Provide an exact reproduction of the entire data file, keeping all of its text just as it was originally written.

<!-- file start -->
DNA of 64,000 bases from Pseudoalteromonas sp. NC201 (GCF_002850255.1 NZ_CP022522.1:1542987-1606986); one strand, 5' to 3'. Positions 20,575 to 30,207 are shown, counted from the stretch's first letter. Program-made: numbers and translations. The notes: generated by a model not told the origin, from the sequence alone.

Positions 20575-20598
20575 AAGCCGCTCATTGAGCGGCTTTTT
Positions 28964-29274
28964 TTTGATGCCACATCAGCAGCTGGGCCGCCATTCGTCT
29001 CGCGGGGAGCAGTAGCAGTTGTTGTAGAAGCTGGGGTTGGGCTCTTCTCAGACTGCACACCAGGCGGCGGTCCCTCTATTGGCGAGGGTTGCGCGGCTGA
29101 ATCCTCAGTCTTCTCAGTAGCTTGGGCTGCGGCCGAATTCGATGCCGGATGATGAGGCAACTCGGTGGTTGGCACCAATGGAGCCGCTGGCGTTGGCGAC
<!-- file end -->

DNA of 64,000 bases from Pseudoalteromonas sp. NC201 (GCF_002850255.1 NZ_CP022522.1:1542987-1606986); one strand, 5' to 3'. Positions 20,575 to 30,207 are shown, counted from the stretch's first letter. Program-made: numbers and translations. The notes: generated by a model not told the origin, from the sequence alone.

Positions 20575-20598
20575 AAGCCGCTCATTGAGCGGCTTTTT
Positions 28964-29274
28964 TTTGATGCCACATCAGCAGCTGGGCCGCCATTCGTCT
29001 CGCGGGGAGCAGTAGCAGTTGTTGTAGAAGCTGGGGTTGGGCTCTTCTCAGACTGCACACCAGGCGGCGGTCCCTCTATTGGCGAGGGTTGCGCGGCTGA
29101 ATCCTCAGTCTTCTCAGTAGCTTGGGCTGCGGCCGAATTCGATGCCGGATGATGAGGCAACTCGGTGGTTGGCACCAATGGAGCCGCTGGCGTTGGCGAC